“Next man up” is about as cliche a terminology as there is in football. It is more of a motivating tool than a real philosophy, a way to maintain team spirits when key players have to miss games. Yet, with the 2018 Vikings, the mantra of “next man up” has proven to be more than just a shallow axiom. It has worked. The Vikings’ defensive depth has been tested all year, yet the defense has improved week-to-week, now somewhat resembling last year’s top unit. And along the way, Minnesota has learned that they have some solid players that have lurked behind starters, waiting for their chance. No better examples exist than Stephen Weatherly and Anthony Harris.
Both have been with the Vikings for some time, albeit in minute roles. Harris joined the team after going undrafted in 2015. For the next three years, he would be a significant player on kick coverage teams. He would also see starts here and there when Harrison Smith and Andrew Sendejo missed time.
Weatherly had an ever-so-slightly more auspicious start as a seventh round pick in 2016. While he did not start a game until this season, he did find a niche in 2017 as a fourth defensive end, playing primarily run downs or for short spells in the middle of games.
Entering 2018 training camp, both expected to make the team, but continue in their smaller roles. Things changed a bit for Harris when George Iloka joined the team just before the season started. Harris’ spot on the roster became a little less certain, given the Vikings’ talent in the secondary and Iloka’s history with coach Mike Zimmer. Alas, he made it through to the 53-man roster.
Weatherly had the opposite circumstances. The Vikings shocked fans by cutting veteran mainstay Brian Robison, essentially leaving the third end spot open to Weatherly. Suddenly, his playing time and significance ticked up dramatically.
It then jumped tenfold when the Everson Griffen situation took place. As the All-Pro Griffen missed seven weeks to deal with his mental health, Weatherly was thrust into a starting role. In that time, the third-year end made his presence felt, consistently getting pressure while remaining a force in the run game. Danielle Hunter racked up sacks opposite Weatherly, thanks in no small part to the latter’s strong bull rush. While some may have thought him a liability, Weatherly proved himself more than up to the task. And his teammates reaped the rewards.
Griffen returned in week nine, but Weatherly has continued to take advantage of ample playing time. His pass rushing has improved greatly this year, but his most obvious strength is his instincts as a run defender. Time and time again, Weatherly makes plays, thanks to his long, powerful arms, discipline and nose for the football. His tackle totals are not enormous. But nearly every time Eric Kendricks makes a tackle in the backfield on a stretch run, it was because Weatherly separated from his opponent and pushed the back all the way to the sideline.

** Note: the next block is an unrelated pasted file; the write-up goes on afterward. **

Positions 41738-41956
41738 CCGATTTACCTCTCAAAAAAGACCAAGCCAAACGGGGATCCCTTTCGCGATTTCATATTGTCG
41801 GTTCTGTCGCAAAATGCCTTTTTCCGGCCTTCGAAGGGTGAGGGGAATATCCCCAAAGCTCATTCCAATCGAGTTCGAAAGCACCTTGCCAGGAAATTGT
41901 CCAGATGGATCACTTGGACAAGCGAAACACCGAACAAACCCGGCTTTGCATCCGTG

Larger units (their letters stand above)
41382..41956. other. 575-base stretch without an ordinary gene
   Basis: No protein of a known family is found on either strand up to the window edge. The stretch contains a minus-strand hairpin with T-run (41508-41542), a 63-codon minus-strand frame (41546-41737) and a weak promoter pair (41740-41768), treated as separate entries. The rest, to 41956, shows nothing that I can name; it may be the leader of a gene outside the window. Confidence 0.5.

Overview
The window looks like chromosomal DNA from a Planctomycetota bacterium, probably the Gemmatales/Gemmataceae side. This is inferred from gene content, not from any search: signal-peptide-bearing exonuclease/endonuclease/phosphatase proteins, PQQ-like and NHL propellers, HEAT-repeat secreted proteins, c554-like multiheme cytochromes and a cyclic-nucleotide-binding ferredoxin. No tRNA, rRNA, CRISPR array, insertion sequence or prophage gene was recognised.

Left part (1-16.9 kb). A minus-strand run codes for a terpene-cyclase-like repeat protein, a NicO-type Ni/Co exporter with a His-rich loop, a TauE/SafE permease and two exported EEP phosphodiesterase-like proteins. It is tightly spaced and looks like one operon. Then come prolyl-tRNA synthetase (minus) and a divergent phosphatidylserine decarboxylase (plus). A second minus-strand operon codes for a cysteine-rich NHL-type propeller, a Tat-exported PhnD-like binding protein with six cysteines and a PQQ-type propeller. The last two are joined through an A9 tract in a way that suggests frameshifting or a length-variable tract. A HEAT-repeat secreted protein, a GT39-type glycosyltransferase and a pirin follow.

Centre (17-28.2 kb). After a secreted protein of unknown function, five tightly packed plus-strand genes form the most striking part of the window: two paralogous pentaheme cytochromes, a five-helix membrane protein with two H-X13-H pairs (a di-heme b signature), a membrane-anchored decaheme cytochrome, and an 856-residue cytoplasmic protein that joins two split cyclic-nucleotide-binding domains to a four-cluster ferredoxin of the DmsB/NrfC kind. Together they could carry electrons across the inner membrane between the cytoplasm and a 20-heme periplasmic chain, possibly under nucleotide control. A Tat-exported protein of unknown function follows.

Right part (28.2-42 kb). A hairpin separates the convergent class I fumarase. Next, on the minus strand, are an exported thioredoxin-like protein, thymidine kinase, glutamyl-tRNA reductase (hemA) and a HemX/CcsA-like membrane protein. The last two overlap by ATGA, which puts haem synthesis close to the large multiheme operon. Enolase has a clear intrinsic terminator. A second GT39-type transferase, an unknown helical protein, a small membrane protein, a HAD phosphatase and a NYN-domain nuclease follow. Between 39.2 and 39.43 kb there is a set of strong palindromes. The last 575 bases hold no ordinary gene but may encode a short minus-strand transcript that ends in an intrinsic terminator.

As for Harris, his emergence was a little more gradual. Initially, he was simply a special teams guy with occasional defensive snaps. Even when Sendejo went down with injury, it was Iloka who became starter. Over the next couple weeks, however, Harris’ playing time increased until he finally earned the starting spot over Iloka in week eight. He has now started in five games and is tied for the team lead in interceptions with three. Smith, who also has three, reached that total by starting in all 12 games.
Harris’ playmaking has gone beyond interceptions. His instincts in coverage have been excellent for someone with a relatively small number of defensive snaps prior to this season. Just this past week, he saved a touchdown on the goalline. On third and short, Harris hit Julian Edelman just as the ball got there, perfectly walking the line between interference and good coverage. The Patriots had to settle for a field goal.
Harris’ and Weatherly’s emergence as playmakers has done more than kept the Vikings afloat while starters nurse injuries. It has allowed Zimmer to have rotations with his defense. He can give different looks with different personnel without sacrificing overall quality of the player. With both nearing the end of their contracts (Harris this year, Weatherly next), it also means both will likely be seeing some decent money. But that is a different discussion for another time.
For now, the Vikings defense is looking as good as it has all season. After a rough start, they have pushed into the top-10 in total defense. While a lot factors into that turnaround, Harris and Weatherly have played significant roles in getting the defense back on track.
–Sam Smith is the Managing Editor for Full Press Coverage Vikings and Deputy Editor for Full Press NFL. Like and Follow @samc_smith.
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